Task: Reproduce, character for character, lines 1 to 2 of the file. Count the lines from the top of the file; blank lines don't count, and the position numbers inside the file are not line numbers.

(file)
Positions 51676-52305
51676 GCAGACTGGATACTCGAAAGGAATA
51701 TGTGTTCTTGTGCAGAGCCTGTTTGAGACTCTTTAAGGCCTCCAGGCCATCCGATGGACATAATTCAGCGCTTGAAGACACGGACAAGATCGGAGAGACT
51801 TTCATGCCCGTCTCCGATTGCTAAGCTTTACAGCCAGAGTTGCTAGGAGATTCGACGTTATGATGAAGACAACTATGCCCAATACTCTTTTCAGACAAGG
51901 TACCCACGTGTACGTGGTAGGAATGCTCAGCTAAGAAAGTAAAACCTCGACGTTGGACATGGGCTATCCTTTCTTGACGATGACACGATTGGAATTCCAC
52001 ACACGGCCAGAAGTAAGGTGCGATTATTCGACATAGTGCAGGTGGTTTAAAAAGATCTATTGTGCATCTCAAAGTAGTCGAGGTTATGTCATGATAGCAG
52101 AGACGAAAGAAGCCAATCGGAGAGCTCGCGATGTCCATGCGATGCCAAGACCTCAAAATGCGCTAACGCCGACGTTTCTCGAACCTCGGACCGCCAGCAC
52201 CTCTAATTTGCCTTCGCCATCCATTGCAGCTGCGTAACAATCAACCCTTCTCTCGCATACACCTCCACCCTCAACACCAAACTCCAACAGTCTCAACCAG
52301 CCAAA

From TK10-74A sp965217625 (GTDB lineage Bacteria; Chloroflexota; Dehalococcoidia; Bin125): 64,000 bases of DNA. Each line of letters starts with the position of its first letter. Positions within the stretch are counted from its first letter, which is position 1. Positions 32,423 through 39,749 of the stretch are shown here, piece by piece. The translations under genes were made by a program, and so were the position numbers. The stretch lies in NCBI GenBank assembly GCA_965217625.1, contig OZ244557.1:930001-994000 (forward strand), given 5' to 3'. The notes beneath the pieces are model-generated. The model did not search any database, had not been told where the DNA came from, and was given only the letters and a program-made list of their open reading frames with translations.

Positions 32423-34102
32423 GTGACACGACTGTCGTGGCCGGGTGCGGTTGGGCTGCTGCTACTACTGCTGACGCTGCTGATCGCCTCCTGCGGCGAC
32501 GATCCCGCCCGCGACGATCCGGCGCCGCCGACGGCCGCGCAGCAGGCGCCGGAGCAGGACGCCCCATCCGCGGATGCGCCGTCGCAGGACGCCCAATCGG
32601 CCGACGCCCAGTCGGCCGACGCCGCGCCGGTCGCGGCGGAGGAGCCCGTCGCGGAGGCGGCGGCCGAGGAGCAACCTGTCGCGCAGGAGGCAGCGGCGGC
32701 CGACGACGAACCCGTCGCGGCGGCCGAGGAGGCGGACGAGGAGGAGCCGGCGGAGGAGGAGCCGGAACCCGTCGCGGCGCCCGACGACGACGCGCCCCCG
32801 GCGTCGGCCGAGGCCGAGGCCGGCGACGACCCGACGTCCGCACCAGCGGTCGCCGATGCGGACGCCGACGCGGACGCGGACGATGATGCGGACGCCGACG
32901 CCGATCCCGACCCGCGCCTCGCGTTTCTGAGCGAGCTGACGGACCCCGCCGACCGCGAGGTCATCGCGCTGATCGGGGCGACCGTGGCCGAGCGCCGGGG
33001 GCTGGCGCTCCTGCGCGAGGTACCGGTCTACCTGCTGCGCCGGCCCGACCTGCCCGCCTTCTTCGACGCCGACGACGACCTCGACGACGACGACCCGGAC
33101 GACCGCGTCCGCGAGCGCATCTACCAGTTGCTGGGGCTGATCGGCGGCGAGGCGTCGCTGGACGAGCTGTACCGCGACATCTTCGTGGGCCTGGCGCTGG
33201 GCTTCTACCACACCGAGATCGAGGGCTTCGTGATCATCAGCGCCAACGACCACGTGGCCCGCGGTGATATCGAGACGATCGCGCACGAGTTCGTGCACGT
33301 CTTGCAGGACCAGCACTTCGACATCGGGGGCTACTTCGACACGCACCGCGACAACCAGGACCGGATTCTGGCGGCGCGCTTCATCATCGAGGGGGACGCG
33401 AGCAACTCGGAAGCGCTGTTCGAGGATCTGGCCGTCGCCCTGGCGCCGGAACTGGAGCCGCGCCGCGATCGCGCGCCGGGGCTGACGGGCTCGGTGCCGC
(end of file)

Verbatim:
Positions 51676-52305
51676 GCAGACTGGATACTCGAAAGGAATA